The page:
In my X Factor article leading up to Sunday’s win over the Baltimore Ravens, I zeroed in on Keith Butler and the need for him to be creative in order to stymie Lamar Jackson and company. Here’s what I wrote.
“The biggest person determining the Steelers’ success tomorrow won’t be wearing a jersey. It’s DC Keith Butler, who has to reach into his bag of tricks with a revolving gameplan at ILB to slow down Lamar Jackson and the Ravens’ potent offense…The Ravens have great coaching, brilliant minds in OC Greg Roman and DC Wink Martindale, the latter doing a tremendous job of scheming up pressure. Butler is capable of doing the same, his off-ball linebacker schemes are excellent, but he’ll have to match wits with the Ravens and solve Jackson and company to keep their offense in check. Easier said than done.”
So did Butler reach into his bag of tricks? He did. To varying levels of success, the Steelers certainly didn’t keep the Ravens “in check” for large stretches of the game, but I still respect the effort and need to give an offense as good as Baltimore different looks to deal with. Let’s check out what those things were.
3-5 – 19 plays, 4.2 yards per play, 1 sack (fumble), 1 interception, 36.8% offensive success rate
The 3-5 was the most noticeable and common tweak to the Steelers’ defense Sunday. A “big” version of their base defense with three outside linebackers on the field: TJ Watt, Bud Dupree, and rookie Alex Highsmith. Two of the outside linebackers would line up on one edge (Dupree and Watt on the same side for 15 of the 19 snaps) with the other opposite. Here’s how it looked.
Mike Tomlin said it was a way to replace Mike Hilton, who missed his second straight game with a shoulder injury, as a way to impact the run and pass game.
“It was just another way to get another mobile player that can play the run and the pass, have more guys on their feet that protect the quarterback scrambles, and help in coverage and the run game as well”.
Bringing in an extra linebacker obviously had the focus of stopping the run. Success there was mixed, allowing 5.3 YPC, though that’s thanks to two decent gainers the Ravens picked up late in the fourth quarter as they wore down the Steelers’ tired front. This formation also defended the pass well too. Lamar Jackson dropped backed six times against it, completing just two of four passes for 14 yards and an interception, picked by Alex Highsmith who read the play and got depth in his curl/flat drop.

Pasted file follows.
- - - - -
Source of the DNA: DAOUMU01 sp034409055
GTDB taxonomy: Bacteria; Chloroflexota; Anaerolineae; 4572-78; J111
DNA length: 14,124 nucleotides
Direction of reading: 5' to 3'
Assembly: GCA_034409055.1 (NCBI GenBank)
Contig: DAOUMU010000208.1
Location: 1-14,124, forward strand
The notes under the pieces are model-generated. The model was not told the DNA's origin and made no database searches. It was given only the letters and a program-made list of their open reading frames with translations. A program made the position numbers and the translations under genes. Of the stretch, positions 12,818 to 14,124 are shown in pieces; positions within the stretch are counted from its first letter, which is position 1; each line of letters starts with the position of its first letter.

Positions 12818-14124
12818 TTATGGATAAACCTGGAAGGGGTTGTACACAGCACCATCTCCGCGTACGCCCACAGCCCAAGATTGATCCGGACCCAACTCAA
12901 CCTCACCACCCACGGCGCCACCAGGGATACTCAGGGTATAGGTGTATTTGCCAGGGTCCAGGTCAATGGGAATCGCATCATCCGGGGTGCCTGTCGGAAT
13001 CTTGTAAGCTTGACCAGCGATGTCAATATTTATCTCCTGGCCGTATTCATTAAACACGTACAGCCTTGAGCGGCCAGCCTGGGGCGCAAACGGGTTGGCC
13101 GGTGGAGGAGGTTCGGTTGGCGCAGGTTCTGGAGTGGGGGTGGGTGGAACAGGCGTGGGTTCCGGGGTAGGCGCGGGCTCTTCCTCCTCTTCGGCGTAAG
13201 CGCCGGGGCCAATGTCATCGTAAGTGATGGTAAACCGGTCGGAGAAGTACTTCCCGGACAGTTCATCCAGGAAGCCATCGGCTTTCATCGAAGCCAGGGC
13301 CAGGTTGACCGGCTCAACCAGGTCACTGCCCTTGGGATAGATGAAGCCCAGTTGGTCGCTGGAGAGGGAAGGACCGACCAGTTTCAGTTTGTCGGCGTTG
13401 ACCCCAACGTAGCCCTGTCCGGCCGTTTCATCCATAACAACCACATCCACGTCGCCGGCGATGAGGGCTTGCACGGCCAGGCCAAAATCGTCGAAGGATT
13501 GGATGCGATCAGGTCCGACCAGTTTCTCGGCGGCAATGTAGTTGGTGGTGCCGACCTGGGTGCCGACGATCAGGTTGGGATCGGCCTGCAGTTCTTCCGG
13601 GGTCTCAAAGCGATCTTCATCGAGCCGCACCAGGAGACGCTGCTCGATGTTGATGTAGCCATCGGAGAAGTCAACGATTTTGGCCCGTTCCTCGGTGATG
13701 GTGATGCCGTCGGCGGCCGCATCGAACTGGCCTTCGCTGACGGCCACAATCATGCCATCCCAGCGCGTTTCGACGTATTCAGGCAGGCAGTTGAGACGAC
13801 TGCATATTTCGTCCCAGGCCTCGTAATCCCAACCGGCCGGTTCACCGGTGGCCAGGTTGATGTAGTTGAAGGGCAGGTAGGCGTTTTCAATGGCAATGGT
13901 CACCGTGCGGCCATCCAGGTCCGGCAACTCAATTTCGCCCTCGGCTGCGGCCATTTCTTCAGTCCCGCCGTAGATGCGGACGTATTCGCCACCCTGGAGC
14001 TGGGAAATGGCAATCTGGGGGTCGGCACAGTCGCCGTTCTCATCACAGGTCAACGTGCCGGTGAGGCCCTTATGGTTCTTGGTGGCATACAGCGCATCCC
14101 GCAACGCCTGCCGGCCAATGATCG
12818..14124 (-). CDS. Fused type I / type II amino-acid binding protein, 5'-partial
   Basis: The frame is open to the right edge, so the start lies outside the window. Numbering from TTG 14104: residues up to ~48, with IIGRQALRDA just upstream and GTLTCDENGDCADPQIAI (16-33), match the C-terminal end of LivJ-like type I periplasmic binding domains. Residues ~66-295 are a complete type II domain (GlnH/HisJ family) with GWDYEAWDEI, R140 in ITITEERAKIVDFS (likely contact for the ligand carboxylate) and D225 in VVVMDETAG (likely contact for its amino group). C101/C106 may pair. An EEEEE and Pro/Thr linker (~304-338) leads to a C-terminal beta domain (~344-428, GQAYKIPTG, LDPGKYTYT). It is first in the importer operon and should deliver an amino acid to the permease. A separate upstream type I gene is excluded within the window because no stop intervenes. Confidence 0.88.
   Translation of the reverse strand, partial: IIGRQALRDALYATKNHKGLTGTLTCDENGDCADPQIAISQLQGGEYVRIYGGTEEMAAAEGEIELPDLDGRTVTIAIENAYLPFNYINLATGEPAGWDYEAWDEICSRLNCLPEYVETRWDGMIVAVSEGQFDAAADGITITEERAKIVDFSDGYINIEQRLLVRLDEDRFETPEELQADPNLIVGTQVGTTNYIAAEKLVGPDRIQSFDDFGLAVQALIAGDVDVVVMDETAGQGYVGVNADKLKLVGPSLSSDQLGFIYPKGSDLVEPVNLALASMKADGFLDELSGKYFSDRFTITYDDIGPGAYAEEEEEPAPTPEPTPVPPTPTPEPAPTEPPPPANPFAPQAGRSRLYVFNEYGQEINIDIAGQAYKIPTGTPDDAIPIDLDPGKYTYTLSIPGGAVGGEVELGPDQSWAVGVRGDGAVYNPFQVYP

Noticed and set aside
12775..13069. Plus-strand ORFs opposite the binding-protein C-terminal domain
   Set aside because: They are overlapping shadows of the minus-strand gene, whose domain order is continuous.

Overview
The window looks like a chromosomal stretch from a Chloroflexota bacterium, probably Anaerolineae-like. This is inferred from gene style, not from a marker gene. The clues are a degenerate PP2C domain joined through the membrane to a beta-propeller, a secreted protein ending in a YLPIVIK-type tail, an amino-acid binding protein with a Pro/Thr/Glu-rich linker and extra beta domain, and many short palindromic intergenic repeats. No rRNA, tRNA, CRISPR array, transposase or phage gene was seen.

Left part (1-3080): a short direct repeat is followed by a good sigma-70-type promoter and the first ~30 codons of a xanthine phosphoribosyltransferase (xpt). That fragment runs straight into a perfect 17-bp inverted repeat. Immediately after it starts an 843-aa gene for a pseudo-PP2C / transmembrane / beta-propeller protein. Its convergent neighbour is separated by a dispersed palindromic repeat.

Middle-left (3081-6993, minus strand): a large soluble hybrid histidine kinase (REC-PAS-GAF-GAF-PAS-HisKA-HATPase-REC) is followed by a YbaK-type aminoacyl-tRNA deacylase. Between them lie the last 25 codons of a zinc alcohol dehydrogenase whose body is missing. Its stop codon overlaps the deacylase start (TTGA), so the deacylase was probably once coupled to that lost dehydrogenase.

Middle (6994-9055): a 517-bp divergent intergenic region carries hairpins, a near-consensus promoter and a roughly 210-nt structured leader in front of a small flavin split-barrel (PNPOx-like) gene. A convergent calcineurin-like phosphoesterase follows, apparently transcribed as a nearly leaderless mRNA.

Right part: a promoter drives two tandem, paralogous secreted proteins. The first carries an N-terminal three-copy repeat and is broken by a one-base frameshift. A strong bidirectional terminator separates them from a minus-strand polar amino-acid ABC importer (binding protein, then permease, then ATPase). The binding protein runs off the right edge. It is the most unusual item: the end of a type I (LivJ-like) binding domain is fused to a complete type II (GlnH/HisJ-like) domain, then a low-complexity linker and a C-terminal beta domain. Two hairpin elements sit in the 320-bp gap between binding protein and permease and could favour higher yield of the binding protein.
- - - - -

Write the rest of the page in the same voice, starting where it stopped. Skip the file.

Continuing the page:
On the six dropbacks, Highsmith was in coverage all six times while Watt was on five of those plays. The Steelers didn’t blitz out of this look.
Jackson was sacked on one dropback, the Bud Dupree red zone forced fumble, and on another, scrambled for two yards on 3rd and five. Overall, this look was effective. Offenses haven’t seen Watt and Dupree on the same side this year and it basically created another defender in the box for the run game to try and account for. Most often, Dupree and Watt were aligned at LOLB, the Ravens’ right side, making it difficult for them to run to the strength of the formation.
Last note on this grouping. If the Ravens came out in 22 personnel (2 RB, 2 TE) with just one receiver on the field, the Steelers responded by just putting one cornerback (Joe Haden) on the field, the other removed to have Highsmith out there. If the Ravens came out in any personnel grouping with two receivers on the field, both corners (Joe Haden and Steven Nelson) were on the field with Terrell Edmunds removed. So Highsmith came on at the expense of Nelson or Edmunds, depending on if there was one or two receivers to cover.
Quarters Defense – 1 snap, 10 yards per play, 100% offensive success rate
Just used once Sunday, as you guys see above. 1-3-7 defense with seven defensive backs on the field, eight if you want to count Marcus Allen. The only traditional parts of the front seven were Cam Heyward, TJ Watt, and Bud Dupree. Sean Davis became the extra DB, seeing his first two snaps on defense this season (the other came in goal line as the third safety with Jordan Dangerfield inactive).
Steelers running Cover 1 Rat here. Marcus Allen is the Rat in the hole, dropping into zone coverage and reading Lamar Jackson’s eyes. Sean Davis is used as a spy to keep him in the pocket and when Jackson begins to escape left, Davis closes in and forces the throw. Unfortunately, Justin Layne got picked by the route at the top, he was a little hesitant here, and the pass was complete for a first down to Willie Snead.
3-4 (Heyward Off Ball) – 2 snaps, 9 yards per play, 100% offensive success rate
Should be noted the Steelers ran this a third time but the play was negated by a Ravens’ penalty. Again, small sample size but this is the formation they used to open up the game. Base defense but Cam Heyward lined up like an off-ball linebacker alongside Robert Spillane and Vince Williams. Here’s a look at both such instances.
To be honest, I’m not entirely sure the goal here. Perhaps to make the look a little more unpredictable, what gap Heyward was going to hit. He also seemed to be trying to time up the snap so maybe they were using him as a wrecking ball into the line of scrimmage to try and create penetration against the Ravens’ weaker interior line. But it didn’t really work, though one run, a 14 yard gainer, was a Lamar Jackson keeper on a read/option.